The Yamaha 20-Series is a set of just three electronic keyboards that offers incredible levels of power and sound quality in a sleek design.
From the manufacturer
Yamaha 20-series Recorders
Start with great sound
Yamaha has been building musical instruments for more than 130 years, so we know what it takes to make a great sound. Our 20-series models produce a classic recorder tone that’s pure and in tune across the whole instrument.
Easy for beginners
20-series recorders make it easy to play right from the start. The rectangular airway gives very little resistance, so even a light breath can make a clear note. A great choice for classrooms or beginners of any age!
Durable and safe
Made from the same kind of plastic used in countless popular toys, Yamaha 20-series recorders are built to last for years of reliable use. They can even be washed with soap and water, so keeping them clean is easy.
Our see-through blue, green and pink models are playful, but produce the same great sound as our standard ivory colored models. Have fun with your music without sacrificing your tone.
YRS-24B YRS-23 YRS-20BB YRS-20BG YRS-20BP Color Natural/Ivory Natural/Ivory Translucent Blue Translucent Green Translucent Pink Key C C C C C Body Style 3-piece 3-piece 3-piece 3-piece 3-piece Fingering Baroque German Baroque Baroque Baroque Bag Cotton Cotton Clear Plastic Clear Plastic Clear Plastic Material BPA-free ABS plastic BPA-free ABS plastic BPA-free ABS plastic BPA-free ABS plastic BPA-free ABS plastic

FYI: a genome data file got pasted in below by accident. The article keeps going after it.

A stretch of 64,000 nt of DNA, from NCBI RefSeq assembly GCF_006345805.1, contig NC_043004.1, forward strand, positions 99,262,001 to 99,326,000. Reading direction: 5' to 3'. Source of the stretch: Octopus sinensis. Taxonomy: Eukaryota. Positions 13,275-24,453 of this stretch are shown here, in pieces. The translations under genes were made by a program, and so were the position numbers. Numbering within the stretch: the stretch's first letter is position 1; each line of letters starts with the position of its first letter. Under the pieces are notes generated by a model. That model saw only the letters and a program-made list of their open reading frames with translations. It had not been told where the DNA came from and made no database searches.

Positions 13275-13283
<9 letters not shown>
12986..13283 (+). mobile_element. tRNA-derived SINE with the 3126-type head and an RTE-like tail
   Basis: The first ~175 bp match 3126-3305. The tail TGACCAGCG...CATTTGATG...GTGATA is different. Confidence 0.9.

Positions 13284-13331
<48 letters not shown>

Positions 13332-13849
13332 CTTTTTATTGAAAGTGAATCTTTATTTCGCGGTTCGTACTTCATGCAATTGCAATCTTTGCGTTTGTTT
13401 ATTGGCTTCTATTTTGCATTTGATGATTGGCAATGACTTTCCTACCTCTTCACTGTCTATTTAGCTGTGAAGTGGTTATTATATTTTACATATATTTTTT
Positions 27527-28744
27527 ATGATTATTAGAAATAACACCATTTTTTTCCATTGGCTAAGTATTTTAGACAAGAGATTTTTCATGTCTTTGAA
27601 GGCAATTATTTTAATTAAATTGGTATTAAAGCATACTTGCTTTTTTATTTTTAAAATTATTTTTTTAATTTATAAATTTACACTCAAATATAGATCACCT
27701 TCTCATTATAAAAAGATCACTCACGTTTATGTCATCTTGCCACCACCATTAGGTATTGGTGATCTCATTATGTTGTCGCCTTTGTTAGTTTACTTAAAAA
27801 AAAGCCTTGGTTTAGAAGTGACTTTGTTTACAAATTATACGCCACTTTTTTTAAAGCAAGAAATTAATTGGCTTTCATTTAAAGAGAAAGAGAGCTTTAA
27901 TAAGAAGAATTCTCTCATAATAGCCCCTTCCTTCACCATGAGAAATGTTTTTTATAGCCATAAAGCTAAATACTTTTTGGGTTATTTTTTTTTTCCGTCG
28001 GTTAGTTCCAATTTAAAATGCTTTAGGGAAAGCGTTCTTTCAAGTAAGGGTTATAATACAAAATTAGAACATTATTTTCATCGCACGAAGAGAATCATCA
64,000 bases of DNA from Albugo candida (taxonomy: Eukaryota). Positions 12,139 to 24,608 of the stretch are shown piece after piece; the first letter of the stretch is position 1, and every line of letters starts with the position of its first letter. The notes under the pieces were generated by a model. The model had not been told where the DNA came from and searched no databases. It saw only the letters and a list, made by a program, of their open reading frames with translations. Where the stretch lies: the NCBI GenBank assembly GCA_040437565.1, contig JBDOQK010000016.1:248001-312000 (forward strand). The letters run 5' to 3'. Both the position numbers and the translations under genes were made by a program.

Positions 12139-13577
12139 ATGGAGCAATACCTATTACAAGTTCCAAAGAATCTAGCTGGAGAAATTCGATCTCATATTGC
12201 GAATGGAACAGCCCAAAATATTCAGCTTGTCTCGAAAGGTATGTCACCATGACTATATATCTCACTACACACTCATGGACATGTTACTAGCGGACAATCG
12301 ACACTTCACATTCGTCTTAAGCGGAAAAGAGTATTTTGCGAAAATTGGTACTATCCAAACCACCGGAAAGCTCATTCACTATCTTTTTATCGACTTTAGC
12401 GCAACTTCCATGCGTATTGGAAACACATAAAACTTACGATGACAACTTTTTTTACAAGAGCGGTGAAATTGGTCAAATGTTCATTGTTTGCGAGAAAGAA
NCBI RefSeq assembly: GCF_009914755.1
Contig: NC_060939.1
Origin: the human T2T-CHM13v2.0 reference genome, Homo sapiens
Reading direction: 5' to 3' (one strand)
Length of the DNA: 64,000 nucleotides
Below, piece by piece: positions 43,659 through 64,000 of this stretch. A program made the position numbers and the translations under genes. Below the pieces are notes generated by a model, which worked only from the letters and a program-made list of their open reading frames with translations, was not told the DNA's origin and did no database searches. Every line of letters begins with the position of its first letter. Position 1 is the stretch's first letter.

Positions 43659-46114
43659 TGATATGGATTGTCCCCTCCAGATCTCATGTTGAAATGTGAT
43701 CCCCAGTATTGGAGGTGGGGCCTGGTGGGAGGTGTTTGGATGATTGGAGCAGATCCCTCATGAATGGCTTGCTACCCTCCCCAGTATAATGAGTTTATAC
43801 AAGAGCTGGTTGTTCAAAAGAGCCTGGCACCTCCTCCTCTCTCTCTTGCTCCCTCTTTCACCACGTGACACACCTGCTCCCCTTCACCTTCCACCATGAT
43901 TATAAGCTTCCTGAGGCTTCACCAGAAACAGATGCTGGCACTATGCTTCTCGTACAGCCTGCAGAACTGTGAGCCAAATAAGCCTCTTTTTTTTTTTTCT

Baroque vs German fingering – what’s the difference?
The basic design of recorders was developed hundreds of years ago during the Baroque music period of the 1600’s and early 1700’s. This classical style is still preferred by many music teachers and schools, mostly because some specific notes play a little better in tune with this design.
In the 1920’s, instrument designers in Germany felt that the standard Baroque recorder was too difficult for beginners to learn, since some notes put the player’s fingers in positions that can feel uncomfortable. Because of this, they made a small change to make those notes easier for a beginner to play. However, there’s a trade-off – while the finger positions are easier, those same notes are harder to play in tune.
You can tell which version you have by looking at the 4th and 5th holes down from the top. If the 4th hole is smaller than the 5th, it’s Baroque. If the 4th hole is larger, it’s German. If you need a recorder to use in school, check with your teacher to make sure you get the right type!